Twitch Removes Stereotypical Emotes Meant To Celebrate Hispanic Heritage Month

Illustration for article titled Twitch Removes Stereotypical Emotes Meant To Celebrate Hispanic Heritage Month
Image: Twitch

Earlier today, Twitch announced several initiatives to kick off National Hispanic Heritage Month, a 30-day period for celebrating the “histories, cultures, and contributions of American citizens whose ancestors came from Spain, Mexico, the Caribbean, and Central and South America.” As part of this, Twitch added the ability to customize emotes with accessories from those cultures, but after criticism about stereotypes, Twitch has removed and apologized for them.


“Starting September 15th, you’ll also be able to use Channel Points to customize your favorite emotes,” Twitch’s original copy read. “Use a customized sub emote to show your support for your favorite Hispanic and LatinX streamer.”

The customizations in question included a sombrero, a pair of maracas, and what appeared to be a guitarrón mexicano, an acoustic bass commonly used in mariachi music. Shortly after the blog post went live, social media lit up with criticism, with many calling the decision a “bad look” and decrying Twitch’s simplistic view of the cultures it intended to celebrate. Three hours later, the streaming platform removed the section about emotes from its announcement and offered a public mea culpa.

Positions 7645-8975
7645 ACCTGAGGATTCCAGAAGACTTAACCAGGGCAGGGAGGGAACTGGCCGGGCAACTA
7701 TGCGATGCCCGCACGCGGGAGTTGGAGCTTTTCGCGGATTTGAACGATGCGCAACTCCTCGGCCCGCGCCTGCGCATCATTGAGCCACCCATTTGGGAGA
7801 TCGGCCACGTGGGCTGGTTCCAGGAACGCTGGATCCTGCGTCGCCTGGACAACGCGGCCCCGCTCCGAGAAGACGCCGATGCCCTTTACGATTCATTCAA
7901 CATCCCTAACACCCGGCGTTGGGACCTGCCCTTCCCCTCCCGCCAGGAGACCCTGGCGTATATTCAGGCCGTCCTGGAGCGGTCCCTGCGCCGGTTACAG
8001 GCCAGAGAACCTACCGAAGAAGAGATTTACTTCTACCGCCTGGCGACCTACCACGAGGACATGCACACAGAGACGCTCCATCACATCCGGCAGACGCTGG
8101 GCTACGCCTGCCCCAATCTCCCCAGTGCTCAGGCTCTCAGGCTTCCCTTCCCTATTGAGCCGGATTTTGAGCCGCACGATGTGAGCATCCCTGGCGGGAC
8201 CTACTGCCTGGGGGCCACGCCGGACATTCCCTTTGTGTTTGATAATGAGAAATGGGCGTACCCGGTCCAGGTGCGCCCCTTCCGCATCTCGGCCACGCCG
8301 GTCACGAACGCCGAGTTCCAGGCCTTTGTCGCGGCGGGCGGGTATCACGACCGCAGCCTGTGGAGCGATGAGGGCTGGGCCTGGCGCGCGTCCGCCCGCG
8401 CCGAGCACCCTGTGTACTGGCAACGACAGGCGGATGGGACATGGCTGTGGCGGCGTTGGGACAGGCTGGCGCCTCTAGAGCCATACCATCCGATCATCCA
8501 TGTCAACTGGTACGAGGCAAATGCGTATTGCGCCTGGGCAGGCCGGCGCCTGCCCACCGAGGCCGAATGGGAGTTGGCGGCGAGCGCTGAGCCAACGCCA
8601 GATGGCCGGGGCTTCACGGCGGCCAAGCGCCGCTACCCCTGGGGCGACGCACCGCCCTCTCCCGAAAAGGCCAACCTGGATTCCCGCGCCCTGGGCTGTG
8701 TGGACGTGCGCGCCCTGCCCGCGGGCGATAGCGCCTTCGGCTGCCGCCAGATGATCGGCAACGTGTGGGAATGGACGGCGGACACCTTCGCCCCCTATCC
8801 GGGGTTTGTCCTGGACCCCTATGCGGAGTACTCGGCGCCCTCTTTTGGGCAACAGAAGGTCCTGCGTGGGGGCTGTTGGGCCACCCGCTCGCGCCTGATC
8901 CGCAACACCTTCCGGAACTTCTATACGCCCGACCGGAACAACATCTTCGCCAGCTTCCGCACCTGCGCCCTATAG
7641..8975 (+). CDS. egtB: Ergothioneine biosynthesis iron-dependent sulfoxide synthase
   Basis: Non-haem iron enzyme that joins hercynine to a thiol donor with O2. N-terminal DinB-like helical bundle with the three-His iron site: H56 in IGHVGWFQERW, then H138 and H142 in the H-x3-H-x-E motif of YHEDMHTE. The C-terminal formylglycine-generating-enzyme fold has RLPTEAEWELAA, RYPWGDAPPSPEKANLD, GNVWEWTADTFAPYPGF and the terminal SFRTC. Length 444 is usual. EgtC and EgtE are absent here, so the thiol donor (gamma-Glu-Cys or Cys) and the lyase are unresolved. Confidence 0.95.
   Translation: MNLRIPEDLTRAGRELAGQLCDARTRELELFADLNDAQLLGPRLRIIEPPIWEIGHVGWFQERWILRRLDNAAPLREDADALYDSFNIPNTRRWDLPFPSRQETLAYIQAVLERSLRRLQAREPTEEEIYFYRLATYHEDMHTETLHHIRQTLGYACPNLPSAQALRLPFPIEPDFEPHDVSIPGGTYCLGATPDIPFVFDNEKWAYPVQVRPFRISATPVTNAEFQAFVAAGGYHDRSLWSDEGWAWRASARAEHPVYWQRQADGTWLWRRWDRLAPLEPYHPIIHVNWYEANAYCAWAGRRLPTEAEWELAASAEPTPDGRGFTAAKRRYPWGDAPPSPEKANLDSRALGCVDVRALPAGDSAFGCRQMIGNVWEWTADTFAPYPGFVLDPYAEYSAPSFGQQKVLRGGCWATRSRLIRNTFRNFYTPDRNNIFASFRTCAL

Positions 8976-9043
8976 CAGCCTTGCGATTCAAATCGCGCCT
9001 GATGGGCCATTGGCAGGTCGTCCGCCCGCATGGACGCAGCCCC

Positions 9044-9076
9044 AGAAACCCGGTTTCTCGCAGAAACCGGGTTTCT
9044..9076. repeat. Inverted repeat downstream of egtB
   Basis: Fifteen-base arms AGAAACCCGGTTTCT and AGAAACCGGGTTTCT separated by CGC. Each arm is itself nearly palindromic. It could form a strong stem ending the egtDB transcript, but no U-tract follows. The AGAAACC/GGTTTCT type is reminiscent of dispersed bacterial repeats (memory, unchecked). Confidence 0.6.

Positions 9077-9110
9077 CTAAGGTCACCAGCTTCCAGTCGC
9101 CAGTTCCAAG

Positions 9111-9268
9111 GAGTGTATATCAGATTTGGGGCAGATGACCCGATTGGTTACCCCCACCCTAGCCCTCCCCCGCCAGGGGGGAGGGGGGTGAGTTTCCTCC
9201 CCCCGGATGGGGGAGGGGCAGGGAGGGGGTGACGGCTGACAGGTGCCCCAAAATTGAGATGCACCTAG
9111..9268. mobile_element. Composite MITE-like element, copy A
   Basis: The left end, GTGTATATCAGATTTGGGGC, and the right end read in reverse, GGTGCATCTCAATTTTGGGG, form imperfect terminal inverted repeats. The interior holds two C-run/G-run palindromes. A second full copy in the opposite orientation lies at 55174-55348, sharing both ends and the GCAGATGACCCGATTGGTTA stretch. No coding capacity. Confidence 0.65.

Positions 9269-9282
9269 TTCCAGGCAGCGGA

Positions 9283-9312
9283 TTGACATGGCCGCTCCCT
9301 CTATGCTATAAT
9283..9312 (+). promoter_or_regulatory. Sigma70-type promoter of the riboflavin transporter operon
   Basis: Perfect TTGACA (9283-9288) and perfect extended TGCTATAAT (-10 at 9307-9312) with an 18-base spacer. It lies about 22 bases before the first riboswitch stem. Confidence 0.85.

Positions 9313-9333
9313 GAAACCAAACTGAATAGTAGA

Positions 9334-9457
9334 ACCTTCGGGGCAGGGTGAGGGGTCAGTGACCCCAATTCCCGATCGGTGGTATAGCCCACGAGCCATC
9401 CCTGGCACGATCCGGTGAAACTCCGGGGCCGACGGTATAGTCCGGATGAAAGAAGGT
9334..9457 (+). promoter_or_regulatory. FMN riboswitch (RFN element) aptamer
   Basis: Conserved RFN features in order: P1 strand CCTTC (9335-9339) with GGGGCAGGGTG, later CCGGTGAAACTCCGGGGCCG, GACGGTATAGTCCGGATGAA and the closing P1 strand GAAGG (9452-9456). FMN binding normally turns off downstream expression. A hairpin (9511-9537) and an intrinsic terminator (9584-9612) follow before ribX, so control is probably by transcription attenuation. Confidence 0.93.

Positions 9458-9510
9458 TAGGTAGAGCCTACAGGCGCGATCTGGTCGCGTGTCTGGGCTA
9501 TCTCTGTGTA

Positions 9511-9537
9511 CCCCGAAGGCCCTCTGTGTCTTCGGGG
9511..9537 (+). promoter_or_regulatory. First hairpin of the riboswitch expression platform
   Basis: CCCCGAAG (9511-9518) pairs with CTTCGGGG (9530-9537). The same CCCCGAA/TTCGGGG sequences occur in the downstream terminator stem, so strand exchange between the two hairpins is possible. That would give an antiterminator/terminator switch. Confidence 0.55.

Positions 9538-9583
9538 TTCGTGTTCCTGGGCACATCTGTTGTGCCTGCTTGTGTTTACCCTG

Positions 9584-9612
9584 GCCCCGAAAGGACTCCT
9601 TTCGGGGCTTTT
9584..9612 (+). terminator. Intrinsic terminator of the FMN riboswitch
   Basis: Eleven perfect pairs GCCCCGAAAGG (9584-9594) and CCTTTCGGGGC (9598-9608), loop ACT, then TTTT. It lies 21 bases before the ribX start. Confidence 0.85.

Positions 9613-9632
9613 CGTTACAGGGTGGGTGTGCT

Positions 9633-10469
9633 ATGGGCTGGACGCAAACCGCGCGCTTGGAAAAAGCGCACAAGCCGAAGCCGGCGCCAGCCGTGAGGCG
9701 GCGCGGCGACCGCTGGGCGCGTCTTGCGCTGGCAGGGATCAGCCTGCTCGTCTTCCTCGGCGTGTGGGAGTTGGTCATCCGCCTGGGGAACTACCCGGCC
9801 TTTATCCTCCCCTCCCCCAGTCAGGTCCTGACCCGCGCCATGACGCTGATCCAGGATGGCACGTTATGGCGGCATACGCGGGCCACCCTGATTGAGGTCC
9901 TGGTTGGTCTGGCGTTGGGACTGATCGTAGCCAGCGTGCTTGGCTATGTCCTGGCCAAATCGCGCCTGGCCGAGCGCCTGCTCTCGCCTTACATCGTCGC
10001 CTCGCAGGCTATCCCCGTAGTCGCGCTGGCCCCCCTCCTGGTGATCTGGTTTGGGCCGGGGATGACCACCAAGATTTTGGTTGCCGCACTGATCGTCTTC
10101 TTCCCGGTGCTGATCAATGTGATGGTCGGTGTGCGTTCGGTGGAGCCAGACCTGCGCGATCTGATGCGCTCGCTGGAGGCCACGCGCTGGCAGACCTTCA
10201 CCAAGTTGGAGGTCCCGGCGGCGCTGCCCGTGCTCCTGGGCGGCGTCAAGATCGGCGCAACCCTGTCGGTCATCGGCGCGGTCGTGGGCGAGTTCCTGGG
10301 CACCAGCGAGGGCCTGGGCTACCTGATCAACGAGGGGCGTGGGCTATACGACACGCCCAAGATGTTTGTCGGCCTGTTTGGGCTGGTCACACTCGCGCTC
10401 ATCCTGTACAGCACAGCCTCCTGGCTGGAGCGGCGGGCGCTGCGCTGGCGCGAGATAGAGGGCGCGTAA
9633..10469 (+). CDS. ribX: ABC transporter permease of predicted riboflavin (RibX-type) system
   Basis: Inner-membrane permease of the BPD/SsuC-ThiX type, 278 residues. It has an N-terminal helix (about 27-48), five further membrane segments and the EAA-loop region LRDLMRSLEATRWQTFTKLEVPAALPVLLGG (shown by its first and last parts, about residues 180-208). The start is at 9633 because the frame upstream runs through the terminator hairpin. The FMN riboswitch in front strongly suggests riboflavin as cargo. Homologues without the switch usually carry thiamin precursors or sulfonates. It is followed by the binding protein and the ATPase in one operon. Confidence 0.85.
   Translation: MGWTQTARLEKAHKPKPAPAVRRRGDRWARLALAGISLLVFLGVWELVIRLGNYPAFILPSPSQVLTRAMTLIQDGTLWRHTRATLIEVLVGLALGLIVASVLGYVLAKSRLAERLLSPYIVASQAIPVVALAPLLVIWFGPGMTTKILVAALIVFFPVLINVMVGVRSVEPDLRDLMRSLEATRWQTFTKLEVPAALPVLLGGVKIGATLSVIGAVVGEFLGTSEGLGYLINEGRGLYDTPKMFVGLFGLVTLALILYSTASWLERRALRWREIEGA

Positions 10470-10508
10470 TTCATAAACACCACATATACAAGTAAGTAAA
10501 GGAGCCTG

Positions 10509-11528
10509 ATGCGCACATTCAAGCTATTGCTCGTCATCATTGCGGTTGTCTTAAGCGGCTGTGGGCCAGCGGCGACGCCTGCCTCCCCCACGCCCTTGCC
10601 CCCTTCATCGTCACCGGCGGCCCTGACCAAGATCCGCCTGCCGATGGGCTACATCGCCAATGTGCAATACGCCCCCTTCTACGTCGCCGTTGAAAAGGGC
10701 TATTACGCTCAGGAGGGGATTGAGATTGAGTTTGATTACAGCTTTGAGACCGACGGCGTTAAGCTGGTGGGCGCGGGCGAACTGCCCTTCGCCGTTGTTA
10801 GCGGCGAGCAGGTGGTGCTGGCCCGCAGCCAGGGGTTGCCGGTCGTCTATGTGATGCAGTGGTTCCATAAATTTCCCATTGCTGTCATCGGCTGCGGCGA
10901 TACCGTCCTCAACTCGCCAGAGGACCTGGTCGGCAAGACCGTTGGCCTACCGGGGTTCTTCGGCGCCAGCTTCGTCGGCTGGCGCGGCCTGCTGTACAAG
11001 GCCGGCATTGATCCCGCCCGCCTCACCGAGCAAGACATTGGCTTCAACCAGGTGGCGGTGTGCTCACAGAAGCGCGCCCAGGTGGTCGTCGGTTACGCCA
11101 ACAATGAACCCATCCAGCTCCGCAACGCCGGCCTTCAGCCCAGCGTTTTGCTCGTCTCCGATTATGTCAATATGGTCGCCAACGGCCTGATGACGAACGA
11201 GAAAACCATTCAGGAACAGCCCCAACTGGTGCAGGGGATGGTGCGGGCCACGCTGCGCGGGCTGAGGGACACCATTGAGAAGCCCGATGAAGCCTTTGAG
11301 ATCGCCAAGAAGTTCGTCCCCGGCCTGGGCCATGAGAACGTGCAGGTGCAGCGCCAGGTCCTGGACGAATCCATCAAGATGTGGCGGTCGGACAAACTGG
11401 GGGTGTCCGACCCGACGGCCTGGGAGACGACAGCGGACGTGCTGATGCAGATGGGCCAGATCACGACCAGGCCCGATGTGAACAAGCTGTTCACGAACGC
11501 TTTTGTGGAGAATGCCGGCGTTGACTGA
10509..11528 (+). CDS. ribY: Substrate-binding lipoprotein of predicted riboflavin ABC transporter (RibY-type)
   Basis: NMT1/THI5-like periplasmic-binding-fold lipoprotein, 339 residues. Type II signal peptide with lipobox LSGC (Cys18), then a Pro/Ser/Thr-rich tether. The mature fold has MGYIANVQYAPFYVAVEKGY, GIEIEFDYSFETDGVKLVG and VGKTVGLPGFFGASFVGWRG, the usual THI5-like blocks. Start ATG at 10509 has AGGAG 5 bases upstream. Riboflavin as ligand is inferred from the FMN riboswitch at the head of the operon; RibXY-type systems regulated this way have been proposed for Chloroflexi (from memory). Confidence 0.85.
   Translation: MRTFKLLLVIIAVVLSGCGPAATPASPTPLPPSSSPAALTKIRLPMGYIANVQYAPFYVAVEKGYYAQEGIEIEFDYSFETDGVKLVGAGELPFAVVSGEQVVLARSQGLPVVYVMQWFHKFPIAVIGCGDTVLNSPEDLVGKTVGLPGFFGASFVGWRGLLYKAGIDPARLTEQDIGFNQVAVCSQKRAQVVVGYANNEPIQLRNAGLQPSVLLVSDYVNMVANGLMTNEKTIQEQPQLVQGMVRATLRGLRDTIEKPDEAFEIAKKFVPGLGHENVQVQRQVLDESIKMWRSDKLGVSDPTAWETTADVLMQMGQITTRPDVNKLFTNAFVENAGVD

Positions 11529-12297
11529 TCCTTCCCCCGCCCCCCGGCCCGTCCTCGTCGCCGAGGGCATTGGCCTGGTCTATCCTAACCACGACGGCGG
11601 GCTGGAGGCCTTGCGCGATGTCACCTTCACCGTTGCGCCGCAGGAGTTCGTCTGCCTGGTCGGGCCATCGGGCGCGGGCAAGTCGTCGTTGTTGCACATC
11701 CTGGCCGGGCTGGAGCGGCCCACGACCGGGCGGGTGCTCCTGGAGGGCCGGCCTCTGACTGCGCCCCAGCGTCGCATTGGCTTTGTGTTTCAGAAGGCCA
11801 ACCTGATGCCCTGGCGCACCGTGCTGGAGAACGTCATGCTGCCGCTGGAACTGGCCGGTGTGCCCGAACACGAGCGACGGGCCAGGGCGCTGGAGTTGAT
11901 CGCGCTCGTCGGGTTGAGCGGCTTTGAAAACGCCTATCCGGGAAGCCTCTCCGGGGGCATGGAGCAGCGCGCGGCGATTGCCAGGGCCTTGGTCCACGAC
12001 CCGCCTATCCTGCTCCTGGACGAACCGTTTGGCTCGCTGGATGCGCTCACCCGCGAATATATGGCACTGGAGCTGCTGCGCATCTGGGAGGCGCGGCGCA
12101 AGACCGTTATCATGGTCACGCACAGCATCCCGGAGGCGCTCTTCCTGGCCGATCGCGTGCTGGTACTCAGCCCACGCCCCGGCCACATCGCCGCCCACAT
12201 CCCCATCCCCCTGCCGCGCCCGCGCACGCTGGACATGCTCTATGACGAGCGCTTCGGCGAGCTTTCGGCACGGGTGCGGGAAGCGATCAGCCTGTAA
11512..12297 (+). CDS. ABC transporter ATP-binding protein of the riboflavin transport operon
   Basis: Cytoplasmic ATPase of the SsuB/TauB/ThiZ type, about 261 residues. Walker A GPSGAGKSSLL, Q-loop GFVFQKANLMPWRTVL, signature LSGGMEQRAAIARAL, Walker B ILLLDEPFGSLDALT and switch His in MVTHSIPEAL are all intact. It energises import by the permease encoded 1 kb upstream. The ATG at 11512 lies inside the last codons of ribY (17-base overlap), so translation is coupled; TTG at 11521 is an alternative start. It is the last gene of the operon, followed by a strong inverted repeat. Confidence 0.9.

“We launched these emote modifiers today as part of our celebration of Hispanic Heritage Month but we clearly missed the mark, and we apologize,” the company wrote on Twitter. “These were not an appropriate representation of Hispanic and LatinX culture, and we’ve removed them.”

While Twitch obviously means well by promoting Hispanic and Latinx users on its site, it’s the perfect example of how a vast range of unique cultures can be erased by homogenizing them under a single banner. As the American government continues to inflict untold horrors on immigrants from Central and South America, let’s all do our part to uplift and support these communities—not just in the gaming world, but everywhere.

Staff Writer, Kotaku


I don’t know why this needs to be said, but if you’re Latino and not offended, that’s cool. That doesn’t make this not-offensive to some of us.

I haven’t seen anyone acting like this is the worst thing to happen to our community, but are we really pretending that it isn’t messed up to just go “it’s Latino history month? Slap a sombrero on emotes, and put a W on the board!”

Edited for hyperbole.